Pagel's cakes fulfill dream of rolling in the dough
Debbie Pagel was a dreamer like other 12-year-olds growing up in Greenfield. While many dreamed of someday making money as teachers, doctors and lawyers, her fantasy was rolling in the dough in other ways.
In her neighborhood, Pagel was known as the little baker. She found pleasure preparing homemade birthday cakes for her friends. And when the word got around, she'd whip up cakes for all comers and occasions.
"I used to make character cakes," Pagel recalls. "I remember parents of my friends asking my mom if it would be okay for me to make birthday cakes for the children. I guess part of the fun of baking cakes back then was to watch others enjoy them."
Pagel now satisfies more than just the neighborhood kids. Today, her new business, Eat Cake! is a sweet addition to Vliet Street. Eat Cake!, 4303 W. Vliet St., is an alternative for those looking for extraordinary treats for those special occasions.
And, anyone who tastes one of Pagel's creations, instantly wonders how she does it. Very simple, Pagel says, it's all in the preparation.
"I do everything from scratch," she states. "It's more time consuming, but I believe cakes taste better and I know customers truly do appreciate cakes that are made from scratch."
For those who can't remember what cakes made from scratch taste like, don't worry, you're in the majority. Today, most cakes are made from a mix. Cake mixes are a more consistent product. It takes some of the guess work out of baking. It's certainly a safer way to bake, especially if someone isn't very experienced in the kitchen.
But if you do remember scratch cakes, and loved the texture and flavor of those fluffy pastries, then you understand why Pagel chooses only to create this way.
"I've always been into scratch baking," Pagel adds. "There weren't too many outlets for that in the business. I realized that there was a market for my specialty cakes."
Pagel has an artistic background. While attending the Milwaukee Institute of Art and Design, she would make wedding cakes on the side to help pay for school.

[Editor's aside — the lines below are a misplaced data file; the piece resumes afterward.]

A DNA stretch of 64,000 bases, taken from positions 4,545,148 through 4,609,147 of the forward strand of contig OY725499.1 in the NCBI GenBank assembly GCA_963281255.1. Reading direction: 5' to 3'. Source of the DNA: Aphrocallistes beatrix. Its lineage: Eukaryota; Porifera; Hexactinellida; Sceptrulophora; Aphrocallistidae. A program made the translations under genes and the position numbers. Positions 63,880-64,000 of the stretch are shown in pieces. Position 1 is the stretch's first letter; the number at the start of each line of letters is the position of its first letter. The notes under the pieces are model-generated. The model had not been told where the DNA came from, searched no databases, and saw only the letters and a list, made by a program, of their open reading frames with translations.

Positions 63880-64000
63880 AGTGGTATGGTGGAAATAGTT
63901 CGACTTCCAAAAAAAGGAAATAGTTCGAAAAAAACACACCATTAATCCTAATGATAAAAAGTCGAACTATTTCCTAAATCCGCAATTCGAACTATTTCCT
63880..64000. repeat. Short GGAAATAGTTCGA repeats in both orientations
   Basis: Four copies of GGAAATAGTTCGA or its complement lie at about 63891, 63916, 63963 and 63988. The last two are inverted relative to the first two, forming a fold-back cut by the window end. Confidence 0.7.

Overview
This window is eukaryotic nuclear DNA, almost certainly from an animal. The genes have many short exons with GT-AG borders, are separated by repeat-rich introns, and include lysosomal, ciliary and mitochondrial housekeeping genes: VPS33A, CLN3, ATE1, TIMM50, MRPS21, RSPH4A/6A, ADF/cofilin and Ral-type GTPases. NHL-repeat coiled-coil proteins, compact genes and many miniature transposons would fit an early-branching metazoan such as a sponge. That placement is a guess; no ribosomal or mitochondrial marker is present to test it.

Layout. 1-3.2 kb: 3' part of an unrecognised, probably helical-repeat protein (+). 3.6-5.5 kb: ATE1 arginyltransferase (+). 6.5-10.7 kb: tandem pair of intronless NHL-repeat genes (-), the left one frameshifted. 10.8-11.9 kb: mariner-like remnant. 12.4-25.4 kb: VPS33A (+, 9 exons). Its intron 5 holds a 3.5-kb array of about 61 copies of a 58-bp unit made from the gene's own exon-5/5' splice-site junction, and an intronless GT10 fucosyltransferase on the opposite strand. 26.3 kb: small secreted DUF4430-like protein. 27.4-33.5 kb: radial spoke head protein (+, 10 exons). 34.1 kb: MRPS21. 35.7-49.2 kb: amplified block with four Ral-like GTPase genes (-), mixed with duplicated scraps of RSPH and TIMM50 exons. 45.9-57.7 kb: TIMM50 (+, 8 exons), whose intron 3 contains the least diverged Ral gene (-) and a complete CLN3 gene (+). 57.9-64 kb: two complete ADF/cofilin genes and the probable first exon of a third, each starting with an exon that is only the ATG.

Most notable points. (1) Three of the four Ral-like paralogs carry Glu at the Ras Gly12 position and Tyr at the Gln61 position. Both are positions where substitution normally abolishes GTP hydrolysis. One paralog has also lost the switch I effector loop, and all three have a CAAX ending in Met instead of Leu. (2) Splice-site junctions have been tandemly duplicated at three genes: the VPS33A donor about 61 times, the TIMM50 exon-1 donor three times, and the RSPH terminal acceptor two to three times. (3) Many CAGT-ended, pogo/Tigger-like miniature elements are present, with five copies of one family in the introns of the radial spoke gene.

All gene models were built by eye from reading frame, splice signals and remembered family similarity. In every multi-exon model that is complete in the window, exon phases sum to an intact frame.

Self taught and always interested in baking, Pagel decided it would be more profitable to utilizing her talents, so she answered an ad for an assistant bakery chef at the Milwaukee Metro Hotel, five years ago.
"I thought, it would be a dream job," she says. "I owe a lot to Mary Lou Simmelink, the cake chef there at the time. She gave me an opportunity, even though I didn't have the professional training. I had no real experience, but she hired me because she could see I had a passion for it.
It didn't take Pagel long to realize this was what she wanted to do. After moving on to another job, Pagel found herself back with Simmelink, this time at Shorewood's premiere bakery, Jean-Pierre.
"I was so glad to be working with her again," Pagel says. "She was such a great teacher as well as a great friend. While working at Jean-Pierre and realizing that there is a market, I wanted to create my own cakes. I like doing traditional cakes, but I also wanted to do my own designs.
"I think because I had painting, drawing and sculpturing in my background, I've always liked being creative. I also loved baking, so it was a natural for me to get into this business."
And in the short time Eat Cake! has been open, Pagel business has been brisk. "I get people from the neighborhood that stop by all the time," she explains. "They thank me for opening up a store here. I'm finding that my calendar is getting full. I guess that's a sign that things are also going well."
Pagel says customers give her inspiration when discussing an order.